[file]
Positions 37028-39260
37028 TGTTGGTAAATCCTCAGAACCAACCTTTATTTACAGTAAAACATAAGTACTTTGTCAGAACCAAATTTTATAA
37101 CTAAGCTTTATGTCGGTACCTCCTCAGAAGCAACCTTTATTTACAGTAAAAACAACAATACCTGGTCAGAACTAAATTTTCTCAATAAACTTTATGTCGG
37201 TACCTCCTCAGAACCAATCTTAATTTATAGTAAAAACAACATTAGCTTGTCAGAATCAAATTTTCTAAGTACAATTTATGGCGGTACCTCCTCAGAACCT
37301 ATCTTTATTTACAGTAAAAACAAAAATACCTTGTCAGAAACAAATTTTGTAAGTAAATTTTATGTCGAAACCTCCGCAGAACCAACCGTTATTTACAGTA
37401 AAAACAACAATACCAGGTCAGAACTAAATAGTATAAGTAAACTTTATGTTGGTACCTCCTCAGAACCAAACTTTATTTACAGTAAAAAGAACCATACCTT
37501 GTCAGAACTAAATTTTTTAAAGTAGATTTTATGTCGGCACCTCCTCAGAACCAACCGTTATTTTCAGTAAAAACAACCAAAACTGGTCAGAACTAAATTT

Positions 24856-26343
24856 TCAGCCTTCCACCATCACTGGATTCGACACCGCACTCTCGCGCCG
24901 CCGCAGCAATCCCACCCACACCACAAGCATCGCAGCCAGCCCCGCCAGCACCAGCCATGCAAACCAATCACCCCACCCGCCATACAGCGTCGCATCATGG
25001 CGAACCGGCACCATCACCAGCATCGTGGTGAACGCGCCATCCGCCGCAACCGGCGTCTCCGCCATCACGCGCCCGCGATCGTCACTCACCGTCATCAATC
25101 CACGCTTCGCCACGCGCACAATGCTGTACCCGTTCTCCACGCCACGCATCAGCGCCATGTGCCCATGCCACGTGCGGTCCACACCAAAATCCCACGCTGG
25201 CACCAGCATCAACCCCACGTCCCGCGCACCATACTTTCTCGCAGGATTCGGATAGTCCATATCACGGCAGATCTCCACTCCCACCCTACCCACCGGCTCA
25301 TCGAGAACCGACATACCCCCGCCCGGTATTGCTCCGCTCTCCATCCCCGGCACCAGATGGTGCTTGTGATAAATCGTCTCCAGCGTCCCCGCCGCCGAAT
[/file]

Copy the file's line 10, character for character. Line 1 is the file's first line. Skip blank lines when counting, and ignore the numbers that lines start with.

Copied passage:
24901 CCGCAGCAATCCCACCCACACCACAAGCATCGCAGCCAGCCCCGCCAGCACCAGCCATGCAAACCAATCACCCCACCCGCCATACAGCGTCGCATCATGG